Lyneir Richardson

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Instructor of Professional Practice and Executive Director of The Center for Urban Entrepreneurship and Economic Development (CUEED)
Office Location: 
1WP 1030
Office Phone: 
973-353-1288
Academic Info

Lyneir Richardson is the Executive Director of The Center for Urban Entrepreneurship and Economic Development (CUEED), a research and practitioner oriented center at Rutgers Business School in Newark, NJ. He oversees the implementation of CUEED programs and manages partnerships, staff, affiliated faculty and fellows.  Lyneir also teaches an MBA course in Urban Entrepreneurship and Economic Development and serves as faculty advisor to students consulting with small business owners on strategic projects.

Lyneir is the former Chief Executive Officer of Brick City Development Corporation, where he had overall responsibility for real estate development, small business services and business attraction in Newark, NJ. Before Brick City, he was Vice President of Urban Development at General Growth Properties, Inc. where he led the national initiative to bring quality shopping centers to ethnic neighborhoods in large U.S. cities.  Prior to General Growth, Lyneir founded Lakeshore Development & Construction Company and was recognized by the U.S. Small Business Administration as "Illinois Young Entrepreneur of the Year".  Lyneir started his career as an attorney for the First National Bank of Chicago.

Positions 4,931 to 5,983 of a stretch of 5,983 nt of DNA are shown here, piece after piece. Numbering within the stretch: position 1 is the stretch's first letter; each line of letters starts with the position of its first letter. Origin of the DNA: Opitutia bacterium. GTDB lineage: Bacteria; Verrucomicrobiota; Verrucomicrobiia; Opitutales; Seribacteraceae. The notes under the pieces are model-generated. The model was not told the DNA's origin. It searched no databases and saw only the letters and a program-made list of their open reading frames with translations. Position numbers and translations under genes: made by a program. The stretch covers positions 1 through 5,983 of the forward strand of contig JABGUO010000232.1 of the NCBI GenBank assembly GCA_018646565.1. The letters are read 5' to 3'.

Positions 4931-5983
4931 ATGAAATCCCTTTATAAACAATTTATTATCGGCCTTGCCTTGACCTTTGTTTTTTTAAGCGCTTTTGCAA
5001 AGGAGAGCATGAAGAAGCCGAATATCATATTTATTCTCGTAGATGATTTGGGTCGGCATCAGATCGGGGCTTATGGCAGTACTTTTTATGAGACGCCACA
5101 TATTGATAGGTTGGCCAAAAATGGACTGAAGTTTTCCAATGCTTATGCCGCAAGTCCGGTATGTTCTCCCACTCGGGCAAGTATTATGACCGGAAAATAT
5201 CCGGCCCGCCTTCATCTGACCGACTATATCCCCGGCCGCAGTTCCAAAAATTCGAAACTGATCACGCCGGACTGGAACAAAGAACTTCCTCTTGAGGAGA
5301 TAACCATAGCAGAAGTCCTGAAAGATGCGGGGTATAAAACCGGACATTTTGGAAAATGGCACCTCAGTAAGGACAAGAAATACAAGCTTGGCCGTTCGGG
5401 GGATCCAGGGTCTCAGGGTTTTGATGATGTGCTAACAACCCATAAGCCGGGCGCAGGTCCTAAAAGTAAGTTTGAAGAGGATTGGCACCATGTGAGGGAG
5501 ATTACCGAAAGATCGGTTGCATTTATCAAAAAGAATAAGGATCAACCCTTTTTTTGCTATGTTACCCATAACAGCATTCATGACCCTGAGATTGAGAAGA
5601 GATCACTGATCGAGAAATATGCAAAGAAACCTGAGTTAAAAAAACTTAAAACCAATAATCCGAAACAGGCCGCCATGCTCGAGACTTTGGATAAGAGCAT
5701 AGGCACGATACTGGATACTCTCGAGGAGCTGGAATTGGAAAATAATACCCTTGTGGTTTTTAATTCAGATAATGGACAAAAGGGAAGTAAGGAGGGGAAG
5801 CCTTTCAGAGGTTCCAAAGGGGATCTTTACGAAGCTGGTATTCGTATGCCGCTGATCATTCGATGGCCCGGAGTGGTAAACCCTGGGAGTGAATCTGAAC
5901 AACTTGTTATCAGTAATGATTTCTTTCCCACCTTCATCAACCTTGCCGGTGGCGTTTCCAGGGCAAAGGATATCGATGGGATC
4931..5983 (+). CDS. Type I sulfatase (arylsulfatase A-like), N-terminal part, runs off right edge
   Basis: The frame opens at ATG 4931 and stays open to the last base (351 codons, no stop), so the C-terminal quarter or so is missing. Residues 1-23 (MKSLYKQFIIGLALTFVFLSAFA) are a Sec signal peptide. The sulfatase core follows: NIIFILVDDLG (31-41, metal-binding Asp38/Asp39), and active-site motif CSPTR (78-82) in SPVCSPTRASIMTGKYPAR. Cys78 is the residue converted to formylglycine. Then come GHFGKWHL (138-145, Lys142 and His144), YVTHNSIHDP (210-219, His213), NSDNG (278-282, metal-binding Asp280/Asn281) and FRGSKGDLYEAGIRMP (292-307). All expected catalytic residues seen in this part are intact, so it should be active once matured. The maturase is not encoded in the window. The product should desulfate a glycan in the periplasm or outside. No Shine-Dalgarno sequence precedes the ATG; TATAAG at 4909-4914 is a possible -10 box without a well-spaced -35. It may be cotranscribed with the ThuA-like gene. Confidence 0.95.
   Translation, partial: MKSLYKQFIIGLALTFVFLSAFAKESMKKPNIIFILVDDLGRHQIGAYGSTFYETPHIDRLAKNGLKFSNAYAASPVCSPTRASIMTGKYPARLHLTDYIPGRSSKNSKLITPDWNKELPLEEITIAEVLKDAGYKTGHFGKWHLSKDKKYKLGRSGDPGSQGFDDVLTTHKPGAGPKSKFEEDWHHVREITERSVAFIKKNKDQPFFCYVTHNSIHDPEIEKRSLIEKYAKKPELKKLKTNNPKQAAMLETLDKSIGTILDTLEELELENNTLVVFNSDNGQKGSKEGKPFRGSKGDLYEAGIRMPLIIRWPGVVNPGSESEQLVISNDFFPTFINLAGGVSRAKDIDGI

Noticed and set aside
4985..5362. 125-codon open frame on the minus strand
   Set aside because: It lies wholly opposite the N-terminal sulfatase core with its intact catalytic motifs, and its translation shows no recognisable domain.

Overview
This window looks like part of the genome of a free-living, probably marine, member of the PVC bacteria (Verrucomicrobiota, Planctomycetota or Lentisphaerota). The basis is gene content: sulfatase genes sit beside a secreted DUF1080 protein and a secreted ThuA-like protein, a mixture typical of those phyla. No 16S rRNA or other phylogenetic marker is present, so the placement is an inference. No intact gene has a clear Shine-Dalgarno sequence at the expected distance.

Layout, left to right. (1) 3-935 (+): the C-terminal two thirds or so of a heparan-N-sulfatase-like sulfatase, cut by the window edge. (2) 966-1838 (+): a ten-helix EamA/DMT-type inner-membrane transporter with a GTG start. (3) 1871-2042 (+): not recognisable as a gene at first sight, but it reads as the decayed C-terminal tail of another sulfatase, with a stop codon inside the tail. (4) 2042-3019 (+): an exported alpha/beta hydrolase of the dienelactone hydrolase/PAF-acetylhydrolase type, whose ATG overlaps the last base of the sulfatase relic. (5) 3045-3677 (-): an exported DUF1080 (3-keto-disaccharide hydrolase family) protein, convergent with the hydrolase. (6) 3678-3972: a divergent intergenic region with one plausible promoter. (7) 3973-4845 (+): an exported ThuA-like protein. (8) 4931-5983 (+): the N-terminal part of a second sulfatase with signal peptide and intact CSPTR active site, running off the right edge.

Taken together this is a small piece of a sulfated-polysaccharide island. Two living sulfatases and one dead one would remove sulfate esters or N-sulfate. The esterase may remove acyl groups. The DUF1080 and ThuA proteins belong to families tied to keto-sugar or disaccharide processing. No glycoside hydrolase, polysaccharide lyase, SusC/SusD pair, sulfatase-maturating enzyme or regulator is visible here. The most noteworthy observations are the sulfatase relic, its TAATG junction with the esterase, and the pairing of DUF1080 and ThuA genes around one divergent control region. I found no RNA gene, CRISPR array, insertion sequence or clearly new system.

Lyneir is a graduate of Bradley University and the University of Chicago Law School. He serves (and has served) on numerous non-profit and civic boards, committees and commissions.

 

Business Insights

Rutgers Business School News

Business Insight: The vital role of retail in neighborhood redevelopment

Tuesday, November 29, 2016

The opening of a new retail store or restaurant can quickly bolster a neighborhood, creating cascading benefits for the residents ranging from access to healthy food and convenient services to increased property values and safer streets. Lyneir Richardson explains how the opening of retail stores dramatically upgraded Chicago neighborhoods that had fallen on lean times. More ›

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